PubDate: 2022-01-11
      DOI: 10.4102/jomped.v6i1.117
      Issue No: Vol. 6, No. 1 (2022)
  • Phytochemical composition and chemical profiling of extracts of Cordia
           grandicalyx Oberm

    • Authors: Mildred A. Chauke, Motetelo A. Mogale, Ladislaus K. Mdee, Leshweni J. Shai
      First page: 11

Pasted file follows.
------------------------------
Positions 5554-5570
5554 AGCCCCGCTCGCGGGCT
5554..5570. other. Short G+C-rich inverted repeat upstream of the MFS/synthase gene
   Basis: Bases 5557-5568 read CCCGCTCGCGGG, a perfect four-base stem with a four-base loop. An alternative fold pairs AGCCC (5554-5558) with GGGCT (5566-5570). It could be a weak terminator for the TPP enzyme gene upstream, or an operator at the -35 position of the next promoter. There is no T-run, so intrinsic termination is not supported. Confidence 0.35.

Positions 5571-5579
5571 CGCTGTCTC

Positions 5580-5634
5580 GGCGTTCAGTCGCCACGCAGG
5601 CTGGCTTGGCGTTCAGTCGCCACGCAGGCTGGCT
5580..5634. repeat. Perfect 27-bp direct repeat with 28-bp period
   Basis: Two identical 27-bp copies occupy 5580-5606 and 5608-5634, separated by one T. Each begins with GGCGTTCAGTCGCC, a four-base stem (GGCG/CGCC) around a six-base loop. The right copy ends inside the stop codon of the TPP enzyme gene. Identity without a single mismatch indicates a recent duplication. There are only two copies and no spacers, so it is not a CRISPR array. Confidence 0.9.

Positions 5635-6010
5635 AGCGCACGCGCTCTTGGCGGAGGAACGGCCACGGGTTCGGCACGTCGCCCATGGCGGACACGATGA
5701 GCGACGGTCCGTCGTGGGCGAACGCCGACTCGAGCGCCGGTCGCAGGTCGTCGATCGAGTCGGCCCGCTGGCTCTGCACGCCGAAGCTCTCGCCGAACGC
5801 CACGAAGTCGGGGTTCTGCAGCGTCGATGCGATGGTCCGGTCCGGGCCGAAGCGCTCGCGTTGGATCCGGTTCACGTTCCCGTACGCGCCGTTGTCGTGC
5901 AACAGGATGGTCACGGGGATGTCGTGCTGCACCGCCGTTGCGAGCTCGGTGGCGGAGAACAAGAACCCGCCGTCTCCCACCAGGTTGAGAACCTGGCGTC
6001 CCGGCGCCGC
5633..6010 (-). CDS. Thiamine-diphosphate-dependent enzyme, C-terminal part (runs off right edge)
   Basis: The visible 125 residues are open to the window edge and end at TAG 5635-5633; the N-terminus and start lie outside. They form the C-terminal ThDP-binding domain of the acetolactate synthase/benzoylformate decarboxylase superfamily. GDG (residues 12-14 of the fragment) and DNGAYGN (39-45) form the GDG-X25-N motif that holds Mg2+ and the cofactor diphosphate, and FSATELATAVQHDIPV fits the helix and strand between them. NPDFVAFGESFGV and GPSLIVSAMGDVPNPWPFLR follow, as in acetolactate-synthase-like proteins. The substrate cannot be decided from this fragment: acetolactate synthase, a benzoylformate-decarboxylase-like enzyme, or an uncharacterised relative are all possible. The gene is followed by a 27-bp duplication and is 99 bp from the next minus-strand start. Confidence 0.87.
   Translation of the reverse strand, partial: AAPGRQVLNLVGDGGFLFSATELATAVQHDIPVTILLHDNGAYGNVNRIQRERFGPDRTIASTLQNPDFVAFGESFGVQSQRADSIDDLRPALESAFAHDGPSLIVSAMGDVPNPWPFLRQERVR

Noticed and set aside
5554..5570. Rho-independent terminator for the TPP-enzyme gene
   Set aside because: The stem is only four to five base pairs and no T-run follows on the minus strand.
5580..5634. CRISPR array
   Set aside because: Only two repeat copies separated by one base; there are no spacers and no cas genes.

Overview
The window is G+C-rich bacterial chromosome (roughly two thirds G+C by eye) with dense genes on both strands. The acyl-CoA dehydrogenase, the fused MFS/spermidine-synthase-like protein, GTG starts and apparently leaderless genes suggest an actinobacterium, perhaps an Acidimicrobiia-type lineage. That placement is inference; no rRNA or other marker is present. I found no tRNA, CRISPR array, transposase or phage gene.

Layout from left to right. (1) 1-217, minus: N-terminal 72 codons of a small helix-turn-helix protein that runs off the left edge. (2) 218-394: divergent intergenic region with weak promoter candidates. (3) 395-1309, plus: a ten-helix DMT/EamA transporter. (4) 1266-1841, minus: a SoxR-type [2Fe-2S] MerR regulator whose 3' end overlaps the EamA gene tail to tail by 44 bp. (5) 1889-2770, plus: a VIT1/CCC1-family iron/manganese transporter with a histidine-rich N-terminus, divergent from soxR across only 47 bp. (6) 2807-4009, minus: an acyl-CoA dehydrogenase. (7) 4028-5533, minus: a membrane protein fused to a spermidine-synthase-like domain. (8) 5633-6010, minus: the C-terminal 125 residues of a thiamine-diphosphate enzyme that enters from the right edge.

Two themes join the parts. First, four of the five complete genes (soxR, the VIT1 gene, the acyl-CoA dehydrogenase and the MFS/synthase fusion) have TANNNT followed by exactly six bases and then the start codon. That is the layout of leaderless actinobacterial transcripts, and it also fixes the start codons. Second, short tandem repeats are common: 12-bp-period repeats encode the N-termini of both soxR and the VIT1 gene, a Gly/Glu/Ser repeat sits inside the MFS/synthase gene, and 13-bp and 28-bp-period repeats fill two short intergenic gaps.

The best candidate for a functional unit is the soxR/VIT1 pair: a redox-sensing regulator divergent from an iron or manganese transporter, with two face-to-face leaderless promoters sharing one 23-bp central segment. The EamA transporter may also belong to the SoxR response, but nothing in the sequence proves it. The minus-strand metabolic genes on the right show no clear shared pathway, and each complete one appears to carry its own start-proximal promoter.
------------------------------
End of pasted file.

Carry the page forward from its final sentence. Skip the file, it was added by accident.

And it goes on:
Abstract: Background: The search for bioactive organic products for the treatment of various diseases is a growing concern worldwide, because these bioactive natural products are associated with fewer side effects and are easily accessible.Aim: The present study analysed the phytochemical constituents and cytotoxic effects of the leaf, bark and fruit extracts of Cordia grandicalyx Oberm.Setting: Plant samples were collected from Ga-Mashishimale village in Ba-Phalaborwa Municipality, South Africa.Methods: Antioxidant activity was determined through 1,1-diphenyl-2-picrylhydrazyl radical scavenging method, whilst cytotoxic assay was assessed using the 3-[4,5-dimethylthiazol-2-yl]-2,5 diphenyl tetrazolium bromide method. Plant extracts were subjected to phytochemical profiling using both qualitative and quantitative methods. The extracts were also subjected to fractionation using column chromatography and thin-layer chromatography, and the sub-fractions with considerable yields were identified using nuclear magnetic resonance (NMR).Results: The aqueous extracts of the bark and leaves had significant (p < 0.001) antioxidant activity as compared to negative controls and ascorbic acid. Additionally, appreciable amounts of total phenolic and alkaloid contents were recorded on polar extracts, notably 200 mg/GAE and 140 mg/quercetin equivalents for leaf cold water and leaf hot water extracts, respectively. All extracts were not toxic to cells, whilst the positive control (H2O2) led to almost 100% demise of cells. Two compounds were isolated from the leaf acetone extracts collected from fraction 20 to 30 and fraction 101 to 120 and identified as α˗amyrin and β-amyrin by NMR spectral analysis.Conclusion: The study provided evidence supporting the screening of plants for the discovery of therapeutic compounds. The study also revealed that all the different C. grandicalyx extracts were less toxic to cells and may provide scientific backing for continued use of the plant in mixtures for the treatment of diseases.